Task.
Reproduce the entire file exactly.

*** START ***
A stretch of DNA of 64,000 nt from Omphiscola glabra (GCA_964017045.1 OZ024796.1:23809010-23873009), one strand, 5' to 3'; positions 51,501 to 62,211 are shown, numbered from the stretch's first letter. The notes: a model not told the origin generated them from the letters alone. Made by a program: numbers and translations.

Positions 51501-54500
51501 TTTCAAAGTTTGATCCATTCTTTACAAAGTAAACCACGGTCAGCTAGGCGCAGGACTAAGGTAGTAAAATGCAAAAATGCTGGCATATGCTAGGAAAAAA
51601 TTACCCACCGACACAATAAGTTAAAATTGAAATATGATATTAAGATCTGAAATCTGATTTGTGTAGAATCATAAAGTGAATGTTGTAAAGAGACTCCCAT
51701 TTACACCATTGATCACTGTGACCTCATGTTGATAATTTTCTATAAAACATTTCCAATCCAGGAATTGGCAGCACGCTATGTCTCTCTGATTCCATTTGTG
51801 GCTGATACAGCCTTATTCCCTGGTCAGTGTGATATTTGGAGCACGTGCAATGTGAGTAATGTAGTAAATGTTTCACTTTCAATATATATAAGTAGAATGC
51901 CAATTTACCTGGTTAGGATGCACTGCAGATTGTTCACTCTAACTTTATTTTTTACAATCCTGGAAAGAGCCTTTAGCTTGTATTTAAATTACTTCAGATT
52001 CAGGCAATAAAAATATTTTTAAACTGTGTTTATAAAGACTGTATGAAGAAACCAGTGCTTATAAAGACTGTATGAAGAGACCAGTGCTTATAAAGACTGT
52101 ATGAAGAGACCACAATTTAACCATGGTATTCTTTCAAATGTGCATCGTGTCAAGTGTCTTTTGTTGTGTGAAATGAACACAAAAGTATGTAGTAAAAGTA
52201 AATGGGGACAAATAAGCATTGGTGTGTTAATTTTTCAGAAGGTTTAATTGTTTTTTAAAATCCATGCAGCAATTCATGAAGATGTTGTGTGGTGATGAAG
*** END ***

A stretch of DNA of 64,000 nt from Omphiscola glabra (GCA_964017045.1 OZ024796.1:23809010-23873009), one strand, 5' to 3'; positions 51,501 to 62,211 are shown, numbered from the stretch's first letter. The notes: a model not told the origin generated them from the letters alone. Made by a program: numbers and translations.

Positions 51501-54500
51501 TTTCAAAGTTTGATCCATTCTTTACAAAGTAAACCACGGTCAGCTAGGCGCAGGACTAAGGTAGTAAAATGCAAAAATGCTGGCATATGCTAGGAAAAAA
51601 TTACCCACCGACACAATAAGTTAAAATTGAAATATGATATTAAGATCTGAAATCTGATTTGTGTAGAATCATAAAGTGAATGTTGTAAAGAGACTCCCAT
51701 TTACACCATTGATCACTGTGACCTCATGTTGATAATTTTCTATAAAACATTTCCAATCCAGGAATTGGCAGCACGCTATGTCTCTCTGATTCCATTTGTG
51801 GCTGATACAGCCTTATTCCCTGGTCAGTGTGATATTTGGAGCACGTGCAATGTGAGTAATGTAGTAAATGTTTCACTTTCAATATATATAAGTAGAATGC
51901 CAATTTACCTGGTTAGGATGCACTGCAGATTGTTCACTCTAACTTTATTTTTTACAATCCTGGAAAGAGCCTTTAGCTTGTATTTAAATTACTTCAGATT
52001 CAGGCAATAAAAATATTTTTAAACTGTGTTTATAAAGACTGTATGAAGAAACCAGTGCTTATAAAGACTGTATGAAGAGACCAGTGCTTATAAAGACTGT
52101 ATGAAGAGACCACAATTTAACCATGGTATTCTTTCAAATGTGCATCGTGTCAAGTGTCTTTTGTTGTGTGAAATGAACACAAAAGTATGTAGTAAAAGTA
52201 AATGGGGACAAATAAGCATTGGTGTGTTAATTTTTCAGAAGGTTTAATTGTTTTTTAAAATCCATGCAGCAATTCATGAAGATGTTGTGTGGTGATGAAG